Recently I’ve been going to meetings with the Leeds Savage Club, a writer’s group in the city that’s been giving me some great feedback on my writing. The last piece of work I presented was a piece of prose that contains a lot of ideas for my new comic.
Over the last week or so, I’ve been working on a shorter comic as a prelude to some of my bigger creative projects. It’s based on an idea I had some time ago, and explores what happens when we die…or more accurately, what reason we have for living. It’s a pretty small-scale project, focussing on the interaction between a couple of people in a precarious situation, and I’ll be happy to share a lot more detail on it soon.
What it does do, though, is throw up some interesting questions about its main character: they aren’t exactly the most sympathetic person I’ve ever written. In light of that, how do we garner sympathy for a person with few, if any redeeming qualities?
Last week I was having a conversation with a friend of mine who’s been kind enough to read over my work and offer some suggestions for improving it. While he thinks my latest draft is a lot stronger some dialogue issues towards the end raised an awkward question: who exactly is this comic aimed at?
Whilst doing some research into storytelling, I came across a rather interesting idea, outlined by Alfred Hitchcock. It relates to plot holes and logic leaps in stories, but while I think it’s a legitimate and important concern of any writer I also think how much import we place upon it can vary enormously.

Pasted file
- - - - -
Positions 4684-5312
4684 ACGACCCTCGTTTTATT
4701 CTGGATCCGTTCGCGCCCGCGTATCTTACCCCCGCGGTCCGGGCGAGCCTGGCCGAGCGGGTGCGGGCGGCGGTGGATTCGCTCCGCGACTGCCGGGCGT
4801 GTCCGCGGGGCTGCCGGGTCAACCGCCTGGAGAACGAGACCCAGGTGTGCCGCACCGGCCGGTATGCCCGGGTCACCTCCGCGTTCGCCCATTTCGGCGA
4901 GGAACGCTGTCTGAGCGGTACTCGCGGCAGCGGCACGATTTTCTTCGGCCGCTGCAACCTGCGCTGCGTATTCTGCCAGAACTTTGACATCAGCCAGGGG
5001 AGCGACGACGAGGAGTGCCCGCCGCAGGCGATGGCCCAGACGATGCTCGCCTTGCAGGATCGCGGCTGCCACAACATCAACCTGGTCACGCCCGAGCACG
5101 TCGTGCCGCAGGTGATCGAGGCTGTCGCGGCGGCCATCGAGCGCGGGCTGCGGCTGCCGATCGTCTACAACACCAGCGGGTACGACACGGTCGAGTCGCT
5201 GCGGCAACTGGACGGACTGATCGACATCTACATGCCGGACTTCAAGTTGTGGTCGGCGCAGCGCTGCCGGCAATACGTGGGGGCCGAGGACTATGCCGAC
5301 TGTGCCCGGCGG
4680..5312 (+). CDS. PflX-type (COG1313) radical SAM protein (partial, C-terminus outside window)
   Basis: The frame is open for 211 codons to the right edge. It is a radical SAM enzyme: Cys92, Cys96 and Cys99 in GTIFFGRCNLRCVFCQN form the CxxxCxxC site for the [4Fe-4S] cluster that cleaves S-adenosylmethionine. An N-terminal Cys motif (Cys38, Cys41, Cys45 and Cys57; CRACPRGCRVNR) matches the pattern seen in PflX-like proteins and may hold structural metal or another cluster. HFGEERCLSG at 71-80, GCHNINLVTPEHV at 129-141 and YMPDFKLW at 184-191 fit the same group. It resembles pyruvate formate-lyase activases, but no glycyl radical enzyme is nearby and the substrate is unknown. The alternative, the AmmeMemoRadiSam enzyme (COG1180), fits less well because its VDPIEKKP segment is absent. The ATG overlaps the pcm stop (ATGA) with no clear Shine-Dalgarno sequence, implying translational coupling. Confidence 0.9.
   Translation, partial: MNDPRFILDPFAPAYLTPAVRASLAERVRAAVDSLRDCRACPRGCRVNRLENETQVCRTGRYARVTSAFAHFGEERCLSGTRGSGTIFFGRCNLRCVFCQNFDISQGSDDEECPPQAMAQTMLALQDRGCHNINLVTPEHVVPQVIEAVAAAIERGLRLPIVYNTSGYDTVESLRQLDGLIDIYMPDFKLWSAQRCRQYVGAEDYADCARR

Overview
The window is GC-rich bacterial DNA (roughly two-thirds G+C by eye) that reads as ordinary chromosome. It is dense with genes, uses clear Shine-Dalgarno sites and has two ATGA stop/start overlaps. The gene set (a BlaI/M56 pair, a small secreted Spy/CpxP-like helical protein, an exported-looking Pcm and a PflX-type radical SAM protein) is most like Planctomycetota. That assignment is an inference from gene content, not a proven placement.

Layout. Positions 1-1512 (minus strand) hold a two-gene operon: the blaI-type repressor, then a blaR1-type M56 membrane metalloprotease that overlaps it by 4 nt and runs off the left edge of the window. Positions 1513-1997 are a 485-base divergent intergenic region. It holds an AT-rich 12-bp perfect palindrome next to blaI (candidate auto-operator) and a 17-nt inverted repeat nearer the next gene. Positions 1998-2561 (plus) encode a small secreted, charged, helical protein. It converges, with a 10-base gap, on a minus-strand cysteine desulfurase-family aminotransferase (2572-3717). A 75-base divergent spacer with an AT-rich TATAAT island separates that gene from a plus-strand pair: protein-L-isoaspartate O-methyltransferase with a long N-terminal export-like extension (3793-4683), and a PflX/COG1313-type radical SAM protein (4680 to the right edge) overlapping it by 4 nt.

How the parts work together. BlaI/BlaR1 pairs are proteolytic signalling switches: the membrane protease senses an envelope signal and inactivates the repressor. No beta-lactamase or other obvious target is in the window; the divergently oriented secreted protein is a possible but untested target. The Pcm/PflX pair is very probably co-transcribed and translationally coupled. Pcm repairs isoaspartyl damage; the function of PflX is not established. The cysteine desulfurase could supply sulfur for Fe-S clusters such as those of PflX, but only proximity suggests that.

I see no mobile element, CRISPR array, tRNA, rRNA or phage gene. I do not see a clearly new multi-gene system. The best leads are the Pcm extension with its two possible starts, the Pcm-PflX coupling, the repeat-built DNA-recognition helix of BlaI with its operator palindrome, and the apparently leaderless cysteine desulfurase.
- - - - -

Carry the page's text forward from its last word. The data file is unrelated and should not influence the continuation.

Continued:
It seems that one of the prerequisites for any writer is to read, widely and copiously, for them to improve their craft. That’s not something I’m going to dispute any time soon, but I feel it throws up a question: is there anything you, as a writer, should gravitate towards? What should you read, and what should you be looking for?
I used to be a big fan of video games. Or rather I still am, but my views have shifted somewhat from faith to…resignation. While I used to think of video games as an exciting medium, brimming with potential, a number of factors lead me to thinking they won’t reach their artistic height any time soon.
Still, there are exceptions, and I want to use this brief foray into the world of video games to discuss one of the few games whose message truly resonated with me as a writer.
Creative writing classes have taught me a lot, and so I’d like to share a story with you that has enormous significance to my writing- and if I’d be so bold- to creative writing in general. It’s a lesson, I suppose: a lesson to any aspiring writer, and a step logged on my own short journey as a writer.